Protection against fungi causing diseases in humans

The growth of the common fungus Candida albicans was inhibited by the essential oil of Ocimum gratissimum showing an inhibition zone > 30 mm. The effect of Ocimum sanctum on C.albicans was none according to Grover and Rao and according to Prasad et al. () it inhibited the growth for 7 days. The essential oil of Ocimum basilicum showed some inhibitory effect against C.albicans (). However, the minimum inhibitory concentration was 1250 μg/ml compared to 312.5 μg/ml for Ocimum gratissimum ().

A group of fungi often used to study the antifungal effects of different oils is the dermatophytes. Singh et al. () report that the oil of Ocimum gratissimum was active at 1000 ppm against Epidermophyton floccosum, Microsporum canis and Trichophyton mentagrophytes. Clinical isolates of Trichophyton rubrum, T.mentagrophytes, M.canis and E.floccosum were used to test the antifungal activity of the essential oil of Ocimum gratissimum. It inhibited over 80% of the studied strains and produced inhibition zones > 10 mm in diameter. A later report confirmed the effect of Ocimum gratissimum against T.rubrum and T.mentagrophytes (). Ndounga and Ouamba report a very good effect of Ocimum gratissimum against T.mentagrophytes. The oil caused an inhibition zone of more than 30 mm. The minimum inhibitory concentration was 625 μg/ml. The oil of Ocimum gratissimum was active against T.mentagrophytes var. interdigitale at a dilution of 1:6400.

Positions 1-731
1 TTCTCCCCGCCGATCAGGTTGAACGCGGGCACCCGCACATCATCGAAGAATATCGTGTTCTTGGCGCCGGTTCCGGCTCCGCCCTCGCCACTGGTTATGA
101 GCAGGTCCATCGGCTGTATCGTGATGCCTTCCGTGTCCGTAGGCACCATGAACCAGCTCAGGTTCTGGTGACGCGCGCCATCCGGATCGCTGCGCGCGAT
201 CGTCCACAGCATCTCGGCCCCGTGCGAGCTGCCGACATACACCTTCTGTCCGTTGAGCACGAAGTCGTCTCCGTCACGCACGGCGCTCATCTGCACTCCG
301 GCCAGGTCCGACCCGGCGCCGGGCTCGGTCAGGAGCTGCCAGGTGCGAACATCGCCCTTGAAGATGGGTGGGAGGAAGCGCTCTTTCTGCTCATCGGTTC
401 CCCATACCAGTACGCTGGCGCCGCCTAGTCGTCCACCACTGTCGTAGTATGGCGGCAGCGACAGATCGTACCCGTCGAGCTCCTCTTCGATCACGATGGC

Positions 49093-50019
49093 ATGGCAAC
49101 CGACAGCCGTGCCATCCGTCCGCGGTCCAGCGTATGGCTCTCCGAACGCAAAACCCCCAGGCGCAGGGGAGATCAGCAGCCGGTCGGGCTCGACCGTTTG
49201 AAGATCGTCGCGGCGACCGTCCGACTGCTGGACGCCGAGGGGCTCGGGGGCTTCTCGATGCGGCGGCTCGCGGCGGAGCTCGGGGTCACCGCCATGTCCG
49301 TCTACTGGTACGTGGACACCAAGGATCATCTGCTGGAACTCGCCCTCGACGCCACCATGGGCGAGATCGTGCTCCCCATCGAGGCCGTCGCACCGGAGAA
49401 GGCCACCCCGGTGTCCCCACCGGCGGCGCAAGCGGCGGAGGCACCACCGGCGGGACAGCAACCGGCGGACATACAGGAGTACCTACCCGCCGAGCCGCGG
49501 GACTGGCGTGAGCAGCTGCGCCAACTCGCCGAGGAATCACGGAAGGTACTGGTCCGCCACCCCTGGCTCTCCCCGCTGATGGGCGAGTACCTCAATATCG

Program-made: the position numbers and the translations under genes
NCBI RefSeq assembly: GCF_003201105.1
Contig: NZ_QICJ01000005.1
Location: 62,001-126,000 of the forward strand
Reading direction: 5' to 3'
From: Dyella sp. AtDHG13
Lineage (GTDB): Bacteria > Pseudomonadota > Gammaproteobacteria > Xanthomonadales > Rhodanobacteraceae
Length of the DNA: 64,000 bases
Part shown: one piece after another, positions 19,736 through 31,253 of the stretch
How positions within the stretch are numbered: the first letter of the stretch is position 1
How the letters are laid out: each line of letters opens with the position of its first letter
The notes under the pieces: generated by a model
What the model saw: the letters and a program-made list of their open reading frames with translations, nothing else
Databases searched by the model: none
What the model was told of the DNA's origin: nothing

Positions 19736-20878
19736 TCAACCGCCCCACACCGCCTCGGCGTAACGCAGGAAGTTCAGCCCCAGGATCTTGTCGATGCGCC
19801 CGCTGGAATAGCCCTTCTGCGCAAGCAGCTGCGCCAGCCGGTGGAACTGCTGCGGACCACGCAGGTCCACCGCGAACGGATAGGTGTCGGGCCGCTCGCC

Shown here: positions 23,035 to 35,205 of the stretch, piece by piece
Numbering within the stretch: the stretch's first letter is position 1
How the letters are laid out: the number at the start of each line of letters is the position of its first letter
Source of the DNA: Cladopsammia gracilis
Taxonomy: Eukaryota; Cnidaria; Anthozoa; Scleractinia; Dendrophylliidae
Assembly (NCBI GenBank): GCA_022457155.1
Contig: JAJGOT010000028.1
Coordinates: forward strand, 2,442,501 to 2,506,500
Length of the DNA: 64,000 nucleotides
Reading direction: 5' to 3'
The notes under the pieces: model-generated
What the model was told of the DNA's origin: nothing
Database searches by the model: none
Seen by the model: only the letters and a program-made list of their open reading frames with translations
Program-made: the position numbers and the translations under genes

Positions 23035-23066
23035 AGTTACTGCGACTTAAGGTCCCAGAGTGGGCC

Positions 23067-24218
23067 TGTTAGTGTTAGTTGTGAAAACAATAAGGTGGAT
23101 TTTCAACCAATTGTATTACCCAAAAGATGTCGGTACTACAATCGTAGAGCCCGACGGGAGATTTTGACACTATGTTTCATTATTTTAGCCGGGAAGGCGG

Essential oils of Ocimum basilicum (French, Indian and Niazbo) were effective against Trichophyton mentagrophytes, T.rubrum and T.verrucosum, except for the Indian oil where some growth of T.verrucosum was detected within seven days. Janssen et al. (1988) determined maximum inhibitory dilutions for Ocimum basilicum oil against Epidermophyton floccosum, T.mentagrophytes var. interdigitale and T.rubrum and report the values 1:3200–1:1600. On the other hand, Ndounga and Ouamba report the minimum inhibitory concentration of Ocimum basilicum oil against T.mentogrophytes to be 5000 μg/ml.